A&E

Be Kind to the Artist in You

Whether we perform or create, there’s an artist inside who wants so much to blossom and flourish, to be able to grow, and to be given a chance to express.  The way we treat each other goes a long way in whether that becomes possible, but the way we treat ourselves is equally important.  Some of us are in situations in which it’s difficult for the artist to flourish – a discouraging situation at church or too little encouragement or support at home.  Some of us have fallen into patters we learned in childhood – we put ourselves down when we don’t feel we measure up.

Ephesians 4:32 tells us to “be kind and compassionate to one another, forgiving each other, just as in Christ God forgave you.”  That’s a great verse.  Have you ever thought of applying it to the artist in you?  The perfectionist is not kind to the artist inside, sets unrealistically high expectations, and sees only the negative.  But God made us to be artists!  When we mistreat the artist in us, we diminish someone God made and loves!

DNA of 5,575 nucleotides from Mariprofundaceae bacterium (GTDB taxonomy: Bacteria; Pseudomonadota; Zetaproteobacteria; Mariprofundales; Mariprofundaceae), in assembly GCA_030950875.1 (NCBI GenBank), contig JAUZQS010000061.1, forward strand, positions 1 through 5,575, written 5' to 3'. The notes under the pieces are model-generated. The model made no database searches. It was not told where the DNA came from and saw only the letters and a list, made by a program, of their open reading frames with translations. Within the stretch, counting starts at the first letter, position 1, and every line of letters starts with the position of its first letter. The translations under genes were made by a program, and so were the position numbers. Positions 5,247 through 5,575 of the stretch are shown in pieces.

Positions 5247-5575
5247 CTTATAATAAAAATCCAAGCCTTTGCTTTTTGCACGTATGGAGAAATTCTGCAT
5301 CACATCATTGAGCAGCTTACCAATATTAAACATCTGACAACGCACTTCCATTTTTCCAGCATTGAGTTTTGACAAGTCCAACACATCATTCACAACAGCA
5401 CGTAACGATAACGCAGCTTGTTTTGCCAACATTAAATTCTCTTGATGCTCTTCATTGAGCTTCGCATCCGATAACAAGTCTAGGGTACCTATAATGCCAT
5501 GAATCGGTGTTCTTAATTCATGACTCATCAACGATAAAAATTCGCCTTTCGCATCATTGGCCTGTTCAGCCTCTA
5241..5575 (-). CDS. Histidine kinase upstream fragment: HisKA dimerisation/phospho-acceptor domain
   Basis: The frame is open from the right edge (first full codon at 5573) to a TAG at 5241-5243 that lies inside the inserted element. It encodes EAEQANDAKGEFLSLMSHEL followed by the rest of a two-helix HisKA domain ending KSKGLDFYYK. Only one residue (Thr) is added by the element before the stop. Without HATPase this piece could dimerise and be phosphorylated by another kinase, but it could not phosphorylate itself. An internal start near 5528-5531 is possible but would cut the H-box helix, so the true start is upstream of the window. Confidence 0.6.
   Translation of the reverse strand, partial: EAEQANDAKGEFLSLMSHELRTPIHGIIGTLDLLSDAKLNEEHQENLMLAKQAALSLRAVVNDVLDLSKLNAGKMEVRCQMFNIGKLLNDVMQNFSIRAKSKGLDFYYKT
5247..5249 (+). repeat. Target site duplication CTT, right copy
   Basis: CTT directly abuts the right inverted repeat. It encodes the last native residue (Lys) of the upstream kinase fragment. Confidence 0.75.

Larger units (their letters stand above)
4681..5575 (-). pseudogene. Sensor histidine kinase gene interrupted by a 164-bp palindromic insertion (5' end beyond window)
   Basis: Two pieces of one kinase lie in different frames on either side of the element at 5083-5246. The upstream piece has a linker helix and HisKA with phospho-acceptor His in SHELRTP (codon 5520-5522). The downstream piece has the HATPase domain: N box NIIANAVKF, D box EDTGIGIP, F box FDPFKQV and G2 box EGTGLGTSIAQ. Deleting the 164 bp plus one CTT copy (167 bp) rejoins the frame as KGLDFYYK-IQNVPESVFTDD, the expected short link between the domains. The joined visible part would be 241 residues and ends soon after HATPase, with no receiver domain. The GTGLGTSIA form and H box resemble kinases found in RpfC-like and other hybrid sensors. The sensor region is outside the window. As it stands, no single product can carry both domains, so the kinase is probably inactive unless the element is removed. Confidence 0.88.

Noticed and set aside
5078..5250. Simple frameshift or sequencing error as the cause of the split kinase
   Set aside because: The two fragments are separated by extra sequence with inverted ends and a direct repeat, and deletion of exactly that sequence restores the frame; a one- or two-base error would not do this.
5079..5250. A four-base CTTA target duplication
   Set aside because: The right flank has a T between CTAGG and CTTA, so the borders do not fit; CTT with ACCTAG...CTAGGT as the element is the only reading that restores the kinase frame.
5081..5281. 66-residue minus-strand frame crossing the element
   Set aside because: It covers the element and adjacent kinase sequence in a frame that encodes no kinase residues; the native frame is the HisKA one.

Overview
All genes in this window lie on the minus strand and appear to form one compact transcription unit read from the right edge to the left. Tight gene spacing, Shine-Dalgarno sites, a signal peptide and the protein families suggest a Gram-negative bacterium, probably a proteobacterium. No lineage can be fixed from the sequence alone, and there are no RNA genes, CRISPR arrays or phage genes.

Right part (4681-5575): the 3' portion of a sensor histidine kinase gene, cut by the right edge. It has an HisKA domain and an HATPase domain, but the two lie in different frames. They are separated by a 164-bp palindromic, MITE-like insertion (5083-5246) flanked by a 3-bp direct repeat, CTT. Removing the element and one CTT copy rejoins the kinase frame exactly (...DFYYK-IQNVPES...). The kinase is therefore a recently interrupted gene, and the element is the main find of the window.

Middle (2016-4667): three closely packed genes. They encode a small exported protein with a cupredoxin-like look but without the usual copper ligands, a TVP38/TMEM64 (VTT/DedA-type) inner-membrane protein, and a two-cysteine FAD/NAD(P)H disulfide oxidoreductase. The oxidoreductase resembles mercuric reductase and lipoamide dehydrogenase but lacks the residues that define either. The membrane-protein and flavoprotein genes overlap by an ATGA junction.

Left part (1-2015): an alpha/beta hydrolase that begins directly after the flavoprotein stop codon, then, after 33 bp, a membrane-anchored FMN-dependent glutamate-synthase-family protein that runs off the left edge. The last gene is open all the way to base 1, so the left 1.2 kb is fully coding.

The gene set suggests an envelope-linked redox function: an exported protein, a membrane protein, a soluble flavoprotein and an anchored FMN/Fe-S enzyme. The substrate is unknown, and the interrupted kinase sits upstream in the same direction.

“There is only one you in the world, just one, and if that is not fulfilled then something has been lost.” Martha Graham2

Heavenly Father, help me today to offer compassion to myself and others, to forgive and to love the artist in me which is a reflection of you.  In Jesus’ name,  Amen.

1 – Noland, Rory, “The Heart of the Artist,” Zondervan, Grand Rapids, MI, 1999, p. 125

2 – Graham, Martha, “Blood Memory,” An Autobiography, Doubleday, New York, NY, 1991, pp. 4-5

Editor’s Note: This Lenten reflection can be found as the text for Friday, February 26 in the 2016 Lenten Devotional by Eastern faculty and staff. Special thanks goes to Watchmen Prayer Ministry, the Office of Faith and Practice, faculty and staff writers, and Patsy Ackerman for working to give this gift to the students. If you would like your own copy, pick one up in the rotunda outside of the chapel or request a PDF version of the devotional by emailing ofp@eastern.edu. This excerpt has been republished with Professor Janine Bryant’s consent.

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